The Junin Regional Health Authority (Diresa) has issued an epidemiological alert for whooping cough. However, this decision was taken not because of the cases in the area, but because of the cases registered in the Ucayali region near Junin, which has so far reported 30 positive cases (80% of people aged 0 to Minors between 11 years of age) and 20% over 18 years of age).
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“We are intensifying surveillance and vaccination operations to address this situation. Community cooperation and commitment to vaccination are crucial,” said Gustavo Llanovarced Damián, head of Diresa.
As epidemiological alerts intensify, surveillance and prevention and control of the disease will be intensified. The head of the department emphasized that the most effective measure to prevent whooping cough is immunization. “We urge people to check their vaccination status and complete the necessary doses, especially in high-risk groups. Frequent hand washing and correct use of masks are also important to prevent transmission.” He also said that there have been no confirmed cases of whooping cough in the Junin region so far this year.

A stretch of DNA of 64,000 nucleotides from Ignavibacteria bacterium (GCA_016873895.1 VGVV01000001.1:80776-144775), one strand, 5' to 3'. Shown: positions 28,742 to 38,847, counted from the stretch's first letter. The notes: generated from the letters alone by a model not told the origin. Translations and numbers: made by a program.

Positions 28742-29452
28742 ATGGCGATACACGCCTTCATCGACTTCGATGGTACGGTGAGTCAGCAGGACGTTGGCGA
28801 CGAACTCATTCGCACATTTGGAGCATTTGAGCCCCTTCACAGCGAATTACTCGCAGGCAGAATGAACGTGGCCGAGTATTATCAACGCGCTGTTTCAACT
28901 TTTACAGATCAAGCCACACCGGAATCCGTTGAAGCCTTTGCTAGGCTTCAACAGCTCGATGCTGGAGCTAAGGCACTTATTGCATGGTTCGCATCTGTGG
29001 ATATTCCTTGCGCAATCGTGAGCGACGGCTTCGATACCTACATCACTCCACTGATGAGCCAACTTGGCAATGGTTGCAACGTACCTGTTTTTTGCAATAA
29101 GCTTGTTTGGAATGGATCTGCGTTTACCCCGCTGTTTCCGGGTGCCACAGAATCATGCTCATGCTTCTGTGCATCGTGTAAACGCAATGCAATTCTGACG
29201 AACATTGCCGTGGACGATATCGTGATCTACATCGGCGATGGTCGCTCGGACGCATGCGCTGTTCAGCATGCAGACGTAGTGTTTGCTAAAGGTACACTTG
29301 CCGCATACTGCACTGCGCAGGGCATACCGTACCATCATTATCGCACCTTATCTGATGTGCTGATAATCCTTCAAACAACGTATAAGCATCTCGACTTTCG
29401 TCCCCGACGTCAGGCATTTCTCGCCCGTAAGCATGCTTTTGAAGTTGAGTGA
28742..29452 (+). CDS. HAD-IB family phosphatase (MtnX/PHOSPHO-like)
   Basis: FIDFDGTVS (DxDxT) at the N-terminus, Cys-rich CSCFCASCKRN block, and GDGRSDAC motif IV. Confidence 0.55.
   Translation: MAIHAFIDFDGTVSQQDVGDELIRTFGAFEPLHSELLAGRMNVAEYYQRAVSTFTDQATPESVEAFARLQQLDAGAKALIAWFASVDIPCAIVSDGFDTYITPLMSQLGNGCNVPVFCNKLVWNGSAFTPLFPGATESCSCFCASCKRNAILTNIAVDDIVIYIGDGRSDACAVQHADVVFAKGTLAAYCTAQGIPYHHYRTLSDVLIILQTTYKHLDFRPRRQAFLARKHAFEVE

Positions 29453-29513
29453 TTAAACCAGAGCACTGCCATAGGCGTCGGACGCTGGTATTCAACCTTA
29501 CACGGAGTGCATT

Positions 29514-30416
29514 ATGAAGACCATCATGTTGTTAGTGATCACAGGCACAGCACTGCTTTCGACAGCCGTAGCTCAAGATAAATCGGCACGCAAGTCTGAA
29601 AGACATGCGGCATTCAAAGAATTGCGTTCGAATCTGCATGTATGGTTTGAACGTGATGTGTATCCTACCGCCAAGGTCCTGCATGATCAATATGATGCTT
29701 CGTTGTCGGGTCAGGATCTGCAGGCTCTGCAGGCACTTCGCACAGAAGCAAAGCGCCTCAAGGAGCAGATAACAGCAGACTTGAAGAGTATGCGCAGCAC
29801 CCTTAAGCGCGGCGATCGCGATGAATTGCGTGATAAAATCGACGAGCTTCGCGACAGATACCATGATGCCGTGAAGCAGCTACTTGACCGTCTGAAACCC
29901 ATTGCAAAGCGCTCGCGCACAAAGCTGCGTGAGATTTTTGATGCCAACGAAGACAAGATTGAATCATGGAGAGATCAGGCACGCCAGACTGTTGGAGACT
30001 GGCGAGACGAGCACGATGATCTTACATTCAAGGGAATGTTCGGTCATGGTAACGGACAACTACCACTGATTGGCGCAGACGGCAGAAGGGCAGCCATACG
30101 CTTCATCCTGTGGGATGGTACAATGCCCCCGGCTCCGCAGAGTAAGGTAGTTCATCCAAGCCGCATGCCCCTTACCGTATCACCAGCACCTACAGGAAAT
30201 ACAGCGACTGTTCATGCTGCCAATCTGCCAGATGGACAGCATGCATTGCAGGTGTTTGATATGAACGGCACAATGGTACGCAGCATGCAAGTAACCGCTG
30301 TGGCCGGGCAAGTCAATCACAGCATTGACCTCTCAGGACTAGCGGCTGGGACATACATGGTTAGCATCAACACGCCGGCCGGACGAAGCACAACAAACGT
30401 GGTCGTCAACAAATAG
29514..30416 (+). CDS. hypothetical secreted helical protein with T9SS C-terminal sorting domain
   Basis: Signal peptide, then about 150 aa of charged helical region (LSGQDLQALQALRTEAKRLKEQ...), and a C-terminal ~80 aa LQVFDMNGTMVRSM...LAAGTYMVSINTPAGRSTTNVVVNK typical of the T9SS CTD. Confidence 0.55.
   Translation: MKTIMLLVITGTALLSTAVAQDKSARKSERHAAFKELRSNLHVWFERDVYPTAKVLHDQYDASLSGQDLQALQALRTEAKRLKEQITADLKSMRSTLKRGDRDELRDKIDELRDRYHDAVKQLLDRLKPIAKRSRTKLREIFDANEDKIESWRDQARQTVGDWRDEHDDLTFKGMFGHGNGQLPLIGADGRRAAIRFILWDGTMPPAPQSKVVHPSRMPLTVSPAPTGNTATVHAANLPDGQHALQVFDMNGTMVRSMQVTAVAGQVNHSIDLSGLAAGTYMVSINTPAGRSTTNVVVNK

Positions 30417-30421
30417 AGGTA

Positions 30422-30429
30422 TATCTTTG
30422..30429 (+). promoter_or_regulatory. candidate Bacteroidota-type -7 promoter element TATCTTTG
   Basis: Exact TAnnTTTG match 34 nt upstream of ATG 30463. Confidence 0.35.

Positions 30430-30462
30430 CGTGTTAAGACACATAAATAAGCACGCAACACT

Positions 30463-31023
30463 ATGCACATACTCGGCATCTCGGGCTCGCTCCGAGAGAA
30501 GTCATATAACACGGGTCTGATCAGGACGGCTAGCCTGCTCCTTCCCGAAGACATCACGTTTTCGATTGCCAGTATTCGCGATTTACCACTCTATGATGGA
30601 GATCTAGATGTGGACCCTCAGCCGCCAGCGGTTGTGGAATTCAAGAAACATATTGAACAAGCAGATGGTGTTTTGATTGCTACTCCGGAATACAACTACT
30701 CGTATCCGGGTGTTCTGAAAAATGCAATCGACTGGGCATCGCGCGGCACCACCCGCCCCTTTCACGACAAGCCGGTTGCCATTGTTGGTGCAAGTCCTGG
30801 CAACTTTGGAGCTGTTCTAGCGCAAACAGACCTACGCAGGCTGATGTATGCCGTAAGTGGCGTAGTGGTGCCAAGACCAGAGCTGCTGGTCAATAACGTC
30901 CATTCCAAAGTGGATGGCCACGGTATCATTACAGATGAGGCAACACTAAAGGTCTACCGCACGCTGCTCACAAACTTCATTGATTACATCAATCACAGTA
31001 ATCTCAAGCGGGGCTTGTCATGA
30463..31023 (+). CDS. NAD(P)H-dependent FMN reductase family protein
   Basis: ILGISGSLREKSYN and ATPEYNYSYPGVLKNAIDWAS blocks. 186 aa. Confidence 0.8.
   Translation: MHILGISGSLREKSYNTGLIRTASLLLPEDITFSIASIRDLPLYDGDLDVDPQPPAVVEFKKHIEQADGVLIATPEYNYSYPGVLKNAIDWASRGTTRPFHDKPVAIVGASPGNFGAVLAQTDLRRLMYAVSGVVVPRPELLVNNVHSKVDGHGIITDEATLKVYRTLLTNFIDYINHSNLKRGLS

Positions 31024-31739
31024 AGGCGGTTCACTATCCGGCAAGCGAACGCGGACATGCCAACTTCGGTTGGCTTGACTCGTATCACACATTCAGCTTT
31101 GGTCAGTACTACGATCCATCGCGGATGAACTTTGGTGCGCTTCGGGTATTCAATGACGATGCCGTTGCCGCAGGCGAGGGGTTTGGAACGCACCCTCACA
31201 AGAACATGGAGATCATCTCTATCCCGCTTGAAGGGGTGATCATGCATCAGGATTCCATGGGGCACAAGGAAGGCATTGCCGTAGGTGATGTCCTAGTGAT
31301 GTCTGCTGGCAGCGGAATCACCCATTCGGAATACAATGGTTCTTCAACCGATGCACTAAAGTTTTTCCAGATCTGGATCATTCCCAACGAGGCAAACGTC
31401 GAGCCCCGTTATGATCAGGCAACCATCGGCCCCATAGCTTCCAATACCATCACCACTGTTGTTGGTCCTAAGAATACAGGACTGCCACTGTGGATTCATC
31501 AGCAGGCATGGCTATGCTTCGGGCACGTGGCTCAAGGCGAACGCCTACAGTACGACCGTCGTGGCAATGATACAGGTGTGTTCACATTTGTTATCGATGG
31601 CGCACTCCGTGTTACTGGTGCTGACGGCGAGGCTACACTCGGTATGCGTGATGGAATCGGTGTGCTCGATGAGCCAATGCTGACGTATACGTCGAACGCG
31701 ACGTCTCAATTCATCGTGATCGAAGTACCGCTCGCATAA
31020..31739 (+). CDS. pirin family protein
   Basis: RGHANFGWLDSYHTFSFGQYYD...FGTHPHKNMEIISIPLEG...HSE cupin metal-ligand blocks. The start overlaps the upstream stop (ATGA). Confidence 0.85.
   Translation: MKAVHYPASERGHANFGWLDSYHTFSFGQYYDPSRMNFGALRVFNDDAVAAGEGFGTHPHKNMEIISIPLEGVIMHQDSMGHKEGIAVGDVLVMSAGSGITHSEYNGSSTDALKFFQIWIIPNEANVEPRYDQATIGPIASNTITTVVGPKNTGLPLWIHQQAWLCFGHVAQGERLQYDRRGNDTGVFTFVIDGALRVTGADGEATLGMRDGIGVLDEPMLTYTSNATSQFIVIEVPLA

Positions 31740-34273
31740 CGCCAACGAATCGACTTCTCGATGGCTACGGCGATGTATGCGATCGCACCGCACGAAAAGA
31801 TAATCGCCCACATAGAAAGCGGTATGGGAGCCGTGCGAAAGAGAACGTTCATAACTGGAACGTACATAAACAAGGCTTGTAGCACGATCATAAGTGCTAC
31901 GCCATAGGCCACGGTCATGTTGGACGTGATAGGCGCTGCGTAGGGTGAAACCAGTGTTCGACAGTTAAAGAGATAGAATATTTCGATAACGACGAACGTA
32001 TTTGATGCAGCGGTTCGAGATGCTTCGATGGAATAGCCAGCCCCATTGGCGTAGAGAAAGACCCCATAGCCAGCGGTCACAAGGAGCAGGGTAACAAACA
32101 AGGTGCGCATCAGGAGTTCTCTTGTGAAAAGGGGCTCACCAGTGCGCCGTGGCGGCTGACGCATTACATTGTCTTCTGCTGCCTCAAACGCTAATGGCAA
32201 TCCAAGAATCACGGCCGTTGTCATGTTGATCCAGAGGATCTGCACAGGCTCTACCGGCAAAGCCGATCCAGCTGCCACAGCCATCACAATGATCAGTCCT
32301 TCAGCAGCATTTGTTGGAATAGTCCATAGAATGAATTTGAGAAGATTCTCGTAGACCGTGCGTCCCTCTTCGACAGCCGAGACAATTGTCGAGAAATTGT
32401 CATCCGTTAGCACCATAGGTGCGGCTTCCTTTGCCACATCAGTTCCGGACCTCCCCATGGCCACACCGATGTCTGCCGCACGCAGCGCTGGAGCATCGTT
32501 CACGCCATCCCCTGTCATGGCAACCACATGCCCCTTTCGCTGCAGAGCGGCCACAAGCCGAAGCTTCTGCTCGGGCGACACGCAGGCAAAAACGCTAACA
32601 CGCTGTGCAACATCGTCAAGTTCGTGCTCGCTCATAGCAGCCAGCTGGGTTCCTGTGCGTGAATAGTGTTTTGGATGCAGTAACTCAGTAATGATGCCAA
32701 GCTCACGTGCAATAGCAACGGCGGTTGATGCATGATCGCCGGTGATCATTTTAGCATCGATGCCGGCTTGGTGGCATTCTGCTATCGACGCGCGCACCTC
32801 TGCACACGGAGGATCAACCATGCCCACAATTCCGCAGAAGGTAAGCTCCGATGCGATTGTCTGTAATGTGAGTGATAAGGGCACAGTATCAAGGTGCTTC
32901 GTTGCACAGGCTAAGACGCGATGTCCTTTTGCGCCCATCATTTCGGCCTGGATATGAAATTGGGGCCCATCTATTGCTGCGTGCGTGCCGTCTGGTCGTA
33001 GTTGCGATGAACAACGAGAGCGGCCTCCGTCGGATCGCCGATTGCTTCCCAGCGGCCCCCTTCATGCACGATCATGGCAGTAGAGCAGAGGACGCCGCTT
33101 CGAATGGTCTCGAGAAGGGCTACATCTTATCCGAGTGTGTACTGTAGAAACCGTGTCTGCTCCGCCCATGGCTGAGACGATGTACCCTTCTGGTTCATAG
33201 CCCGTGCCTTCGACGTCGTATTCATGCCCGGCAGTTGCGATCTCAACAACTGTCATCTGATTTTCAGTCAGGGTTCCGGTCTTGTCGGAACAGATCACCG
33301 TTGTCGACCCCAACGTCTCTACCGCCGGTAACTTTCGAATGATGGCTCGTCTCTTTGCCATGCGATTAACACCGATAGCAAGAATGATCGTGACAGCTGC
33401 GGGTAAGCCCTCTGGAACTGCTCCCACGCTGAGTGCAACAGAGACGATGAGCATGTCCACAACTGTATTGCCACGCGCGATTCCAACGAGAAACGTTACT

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What is whooping cough?
Whooping cough is a highly contagious respiratory infection caused by the bacterium Bordetella pertussis. It is spread mainly through respiratory droplets and can affect people of all ages, with children and the elderly being the most susceptible. The initial symptoms may be similar to those of a common cold, but can progress to a severe cough with persistent coughing and difficulty breathing (especially in young children).
The DTPa vaccine protects against this disease and is given at 2, 4, 6, 18 months and 4 years of age. Additionally, this vaccine protects against diphtheria and tetanus.